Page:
I stumbled upon this sentence and I am quite perplexed. I would translate as the first example I'll show, but I'd like to be sure.

"Cum ista ex militum cognitione toti Galli intelligant esse vanissima et stultissima expectare scilicet Capitolii diruptionem"

The translation I would do follows this scheme:

  • Cum toti Galli cognoscant: for all Galli know
  • ex miltum cognitione: by the knowledge of their soldiers
  • ista vanissima et stultissima esse: that these things are very foul and vain
  • expectare scilicet Capitolii diruptionem: to aspire for (namely) the destruction of the Capitolium

I am a little confused by this usage of "ista esse", because what "ista" are is explained after, but it is only one thing, namely the destruction of the Capitolium. The sense is quite clear, even if I would follow another way, that seems a bit more complex to me:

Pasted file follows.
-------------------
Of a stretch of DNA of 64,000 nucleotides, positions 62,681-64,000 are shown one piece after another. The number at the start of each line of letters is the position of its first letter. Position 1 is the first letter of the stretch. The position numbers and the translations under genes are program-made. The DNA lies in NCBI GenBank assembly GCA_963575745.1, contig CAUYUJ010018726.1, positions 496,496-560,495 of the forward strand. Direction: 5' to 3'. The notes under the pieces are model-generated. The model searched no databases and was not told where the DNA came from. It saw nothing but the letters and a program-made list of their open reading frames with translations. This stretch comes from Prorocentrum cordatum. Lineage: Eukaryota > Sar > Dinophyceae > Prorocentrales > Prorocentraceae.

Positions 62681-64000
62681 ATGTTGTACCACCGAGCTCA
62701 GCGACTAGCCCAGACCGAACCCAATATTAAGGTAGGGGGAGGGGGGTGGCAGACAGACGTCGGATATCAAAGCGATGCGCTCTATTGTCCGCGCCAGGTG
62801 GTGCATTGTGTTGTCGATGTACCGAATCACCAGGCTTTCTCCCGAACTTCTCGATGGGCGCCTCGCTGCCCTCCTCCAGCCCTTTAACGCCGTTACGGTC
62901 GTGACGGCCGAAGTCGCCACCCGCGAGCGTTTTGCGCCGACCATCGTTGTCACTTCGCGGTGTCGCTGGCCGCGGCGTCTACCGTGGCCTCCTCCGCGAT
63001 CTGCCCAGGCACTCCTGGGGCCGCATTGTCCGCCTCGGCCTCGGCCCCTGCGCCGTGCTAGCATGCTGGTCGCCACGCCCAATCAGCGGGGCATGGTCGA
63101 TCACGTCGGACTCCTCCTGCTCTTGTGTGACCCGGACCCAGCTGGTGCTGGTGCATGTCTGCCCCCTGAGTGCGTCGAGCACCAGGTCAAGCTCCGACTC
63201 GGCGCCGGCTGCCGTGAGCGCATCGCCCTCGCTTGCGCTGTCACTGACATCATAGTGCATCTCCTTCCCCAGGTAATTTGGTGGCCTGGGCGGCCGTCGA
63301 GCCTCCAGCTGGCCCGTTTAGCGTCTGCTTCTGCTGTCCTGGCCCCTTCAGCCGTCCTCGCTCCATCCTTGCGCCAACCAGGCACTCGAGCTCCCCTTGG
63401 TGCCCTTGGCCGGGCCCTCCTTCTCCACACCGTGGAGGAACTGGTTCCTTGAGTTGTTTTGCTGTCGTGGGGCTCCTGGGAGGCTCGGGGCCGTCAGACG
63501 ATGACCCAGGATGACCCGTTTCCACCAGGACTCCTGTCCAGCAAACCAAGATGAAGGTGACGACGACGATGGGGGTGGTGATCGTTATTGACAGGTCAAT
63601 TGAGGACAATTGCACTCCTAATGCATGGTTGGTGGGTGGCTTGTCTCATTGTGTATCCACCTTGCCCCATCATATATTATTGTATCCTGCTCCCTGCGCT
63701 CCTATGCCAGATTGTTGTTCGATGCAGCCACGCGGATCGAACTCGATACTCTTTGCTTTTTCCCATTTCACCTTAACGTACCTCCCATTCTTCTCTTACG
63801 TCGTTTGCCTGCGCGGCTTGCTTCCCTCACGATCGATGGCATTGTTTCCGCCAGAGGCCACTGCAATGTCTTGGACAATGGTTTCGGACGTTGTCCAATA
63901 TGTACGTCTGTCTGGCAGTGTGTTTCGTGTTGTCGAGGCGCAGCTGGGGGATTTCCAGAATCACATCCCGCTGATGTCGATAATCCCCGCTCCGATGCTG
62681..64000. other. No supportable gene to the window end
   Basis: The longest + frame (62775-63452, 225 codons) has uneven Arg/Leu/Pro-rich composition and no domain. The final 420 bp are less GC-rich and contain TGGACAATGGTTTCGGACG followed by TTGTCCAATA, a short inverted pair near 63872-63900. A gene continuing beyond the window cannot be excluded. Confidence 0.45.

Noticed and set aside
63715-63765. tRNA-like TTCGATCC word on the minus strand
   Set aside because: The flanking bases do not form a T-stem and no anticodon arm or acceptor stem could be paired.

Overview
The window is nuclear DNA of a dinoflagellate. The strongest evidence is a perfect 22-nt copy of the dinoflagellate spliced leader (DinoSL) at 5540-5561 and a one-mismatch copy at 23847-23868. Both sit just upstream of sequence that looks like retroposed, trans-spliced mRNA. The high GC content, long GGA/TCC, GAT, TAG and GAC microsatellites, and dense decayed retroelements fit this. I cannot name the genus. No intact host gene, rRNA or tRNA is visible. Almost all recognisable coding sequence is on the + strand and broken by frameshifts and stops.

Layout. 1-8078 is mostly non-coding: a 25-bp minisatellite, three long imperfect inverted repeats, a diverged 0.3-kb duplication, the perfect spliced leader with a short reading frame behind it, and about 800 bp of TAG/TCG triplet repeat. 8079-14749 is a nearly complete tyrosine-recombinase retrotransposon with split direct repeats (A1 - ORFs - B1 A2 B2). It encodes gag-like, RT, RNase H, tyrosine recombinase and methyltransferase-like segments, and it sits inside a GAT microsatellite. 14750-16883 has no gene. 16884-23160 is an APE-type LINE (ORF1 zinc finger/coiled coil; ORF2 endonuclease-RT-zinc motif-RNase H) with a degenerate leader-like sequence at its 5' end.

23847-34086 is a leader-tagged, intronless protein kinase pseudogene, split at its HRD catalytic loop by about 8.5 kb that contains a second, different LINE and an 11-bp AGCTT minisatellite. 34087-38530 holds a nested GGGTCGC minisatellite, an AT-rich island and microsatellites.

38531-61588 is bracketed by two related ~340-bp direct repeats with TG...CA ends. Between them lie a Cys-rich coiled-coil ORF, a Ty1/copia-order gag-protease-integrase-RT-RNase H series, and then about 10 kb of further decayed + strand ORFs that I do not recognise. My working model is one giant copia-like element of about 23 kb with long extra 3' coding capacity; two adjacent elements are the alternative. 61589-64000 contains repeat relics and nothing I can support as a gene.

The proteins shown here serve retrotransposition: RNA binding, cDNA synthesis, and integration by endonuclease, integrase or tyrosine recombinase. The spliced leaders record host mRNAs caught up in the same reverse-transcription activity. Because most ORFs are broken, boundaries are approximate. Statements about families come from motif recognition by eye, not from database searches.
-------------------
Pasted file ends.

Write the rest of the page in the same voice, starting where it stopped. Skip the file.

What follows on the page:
• Cum toti Galli intelligant: for all Galli know
  • ista ex militum cognitione: by this knowledge of the soldiers
  • esse: that such thing is
  • vanissima et stultissima expectare: to aspire for very vain and foul things
  • scilicet Capitolii diruptionem: namely the destruction of the Capitolium

The second translation looks very unnatural to me.

So, the question is: would it be possible for the first infinitive clause to have a subject (ista vanissima) that is plural, but with the explanation of this thing (diruptionem) as a singular noun?

  • 1
    Welcome to the site and thanks for a well-thought question! – Joonas Ilmavirta Apr 9 '20 at 13:58
  • 4
    What is the source of the passage? I didn't find it by doing a corpus search on diruptionem or cognitione. Since what you've quoted appears to just a subordinate clause of some larger sentence, it may be helpful if you edit your question to provide the whole sentence, maybe even the preceding sentence. – cnread Apr 9 '20 at 23:10

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